Autonomous Mobile Robots (AMRs): Autonomous mobile robots (AMR) are more technologically advanced than AGVs. They move around the facility based on the most efficient path using sensors and cameras. AMRs can navigate around obstacles, adapt to its surroundings, and avoid anything in their way.

Battery Management System: The brain of the battery pack. It manages the operation of a battery pack. The BMS also allow users to monitor cells within a battery pack. It can provide the status and health of a battery.

Forklift Fleet Management: The best forklift fleet managers rely on a collection of data to see relevant performance information, such as state of charge, utilization, etc.

Industrial Battery Safety: Guidelines and precautions operators and technicians must take to ensure they are handling battery systems carefully.

Lead Acid Battery Off Gassing: A hazard of overcharging a battery. When a battery overcharges, the electrolyte solution can overheat cause hydrogen and oxygen gasses to form. This will increase pressure inside the battery leading to permanent damage.

Forklift Battery Pricing


On the surface, a lead acid battery may seem like the better investment than a lithium-ion forklift battery. That would be true if you only looked at the initial cost of buying a battery.

However, when prudent managers and supervisors take a deeper look at the total cost of ownership between lead acid and lithium-ion batteries, they see a far different picture.

Let's take a look at purchasing one (1) battery for a forklift and delve a little deeper into the actual numbers to see what the real cost of ownership is.

(These numbers are used as an estimate and actual prices may vary. They are only for demonstration purposes.)

The following return on investment calculation is based on a 5-year period:


If operations only look at the initial forklift battery price purchase, you would see slight savings when purchasing a lead acid forklift battery. When operating and energy costs are factored in the total, overall savings are quite significant for the lithium-ion forklift battery.

A total savings of $6.3M can be realized, per battery, over a 5-year period. If a fleet consists of 10 forklifts, that's a savings of $63M over 5 years.

More Energy Efficient With No-Water Maintenance and Increased Safety

For many managers and supervisors who are concerned with productivity, the no-water maintenance factor of lithium-ion batteries makes a switch from lead acid an easy decision.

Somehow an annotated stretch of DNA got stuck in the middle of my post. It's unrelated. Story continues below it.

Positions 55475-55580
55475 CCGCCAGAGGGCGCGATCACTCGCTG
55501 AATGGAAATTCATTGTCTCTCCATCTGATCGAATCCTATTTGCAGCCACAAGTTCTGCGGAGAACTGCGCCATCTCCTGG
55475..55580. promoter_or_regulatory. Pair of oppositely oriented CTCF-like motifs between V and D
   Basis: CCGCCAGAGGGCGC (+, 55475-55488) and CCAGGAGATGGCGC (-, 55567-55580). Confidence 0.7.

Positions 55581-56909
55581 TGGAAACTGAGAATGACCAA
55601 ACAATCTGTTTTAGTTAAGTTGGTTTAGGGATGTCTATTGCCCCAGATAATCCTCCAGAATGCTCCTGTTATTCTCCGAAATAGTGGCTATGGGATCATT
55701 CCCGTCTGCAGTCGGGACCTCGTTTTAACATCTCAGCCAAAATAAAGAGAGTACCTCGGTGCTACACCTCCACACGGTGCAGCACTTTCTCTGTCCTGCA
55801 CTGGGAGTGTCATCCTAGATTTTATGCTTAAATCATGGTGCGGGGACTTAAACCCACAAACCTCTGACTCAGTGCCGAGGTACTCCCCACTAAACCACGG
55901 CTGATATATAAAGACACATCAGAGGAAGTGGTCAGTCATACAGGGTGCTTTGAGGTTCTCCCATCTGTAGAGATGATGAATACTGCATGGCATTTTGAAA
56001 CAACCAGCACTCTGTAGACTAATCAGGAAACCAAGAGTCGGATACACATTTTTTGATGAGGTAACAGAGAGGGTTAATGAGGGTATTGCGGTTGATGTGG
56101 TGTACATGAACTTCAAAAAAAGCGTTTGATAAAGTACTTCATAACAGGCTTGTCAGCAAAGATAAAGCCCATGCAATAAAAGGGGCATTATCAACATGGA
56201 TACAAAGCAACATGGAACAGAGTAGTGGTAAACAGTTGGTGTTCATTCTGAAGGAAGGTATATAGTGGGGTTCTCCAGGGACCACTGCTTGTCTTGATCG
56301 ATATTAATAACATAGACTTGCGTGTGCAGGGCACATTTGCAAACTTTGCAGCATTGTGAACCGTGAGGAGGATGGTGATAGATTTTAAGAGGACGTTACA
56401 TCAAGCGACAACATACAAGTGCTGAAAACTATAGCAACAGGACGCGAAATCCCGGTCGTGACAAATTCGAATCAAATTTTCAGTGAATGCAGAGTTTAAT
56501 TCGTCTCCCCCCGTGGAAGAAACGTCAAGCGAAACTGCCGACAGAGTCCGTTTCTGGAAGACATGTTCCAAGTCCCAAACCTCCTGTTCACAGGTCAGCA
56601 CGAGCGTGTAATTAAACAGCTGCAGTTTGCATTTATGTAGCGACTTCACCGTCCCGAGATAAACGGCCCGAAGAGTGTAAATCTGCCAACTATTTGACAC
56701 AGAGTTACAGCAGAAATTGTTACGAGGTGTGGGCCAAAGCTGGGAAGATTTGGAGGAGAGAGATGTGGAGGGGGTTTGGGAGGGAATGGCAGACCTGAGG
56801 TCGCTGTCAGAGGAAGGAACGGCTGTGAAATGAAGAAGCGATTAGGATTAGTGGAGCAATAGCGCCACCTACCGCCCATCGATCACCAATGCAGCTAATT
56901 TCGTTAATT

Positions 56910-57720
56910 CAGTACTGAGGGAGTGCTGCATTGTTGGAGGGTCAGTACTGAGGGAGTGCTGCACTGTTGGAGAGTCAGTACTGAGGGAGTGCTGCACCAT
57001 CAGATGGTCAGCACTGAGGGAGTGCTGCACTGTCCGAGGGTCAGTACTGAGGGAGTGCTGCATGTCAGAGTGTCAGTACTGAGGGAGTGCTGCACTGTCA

The chart below shows how much more energy efficient a lithium-ion battery pack is for each battery pack offered.

Energy Efficiency CHart

The future of the material handling industry is on a path to reduced costs and environmentally-friendly technologies.

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Warehouse Efficiency: Maximizing space, promoting productivity, and streamlining operations are ways to create efficiency in warehouses.

Operational Efficiency: The ability of an organization to reduce waste in time, effort and materials while producing a high-quality product. This can be gained though different processes, resource utilization, inventory management, and many other things.

Forklift Battery Price: The forklift battery price isn’t the true price because you have the initial purchase price along with the operating costs and energy costs that go with the battery. Lead acid batteries have a lower upfront purchase price but in the long run have a higher cost of ownership due to the required maintenance and higher energy costs. In comparison, lithium-ion battery packs have a higher upfront price but no maintenance costs, and lower energy costs, since they are more energy efficient.

Battery Energy Efficiency: The amount of energy available to ‘do work’ relative to the amount of energy that’s put into the battery through the charger.

Diesel Emissions Reduction Act (DERA): A program that funds grants that improve air quality by reducing the amount of diesel emissions produced.

Total Cost of Ownership: Total Cost of Ownership is a common method used to evaluate the entire cost over the lifecycle for a piece of equipment. In the case of forklift batteries, the Total Cost of Ownership includes the cost of maintenance and energy usage, in addition to the purchase price. It can also include the opportunity cost of something like a battery charging room, which might otherwise be used for production in a factory.

Unplanned Downtime: An unexpected shutdown of equipment. The cost of disruptions to production that come as a result of unplanned downtime often far exceed the costs associated with repairing the down equipment.

Labor Costs: A sum of all wages paid to employees. This cost can include employee benefits and payroll taxes paid by an employer.

Hidden Costs: Unseen expenses that come along with a purchase. One unseen cost of purchasing a lead acid battery are the energy costs.

Lost Productivity: The loss in revenue, production caused by the unavailability of an employee.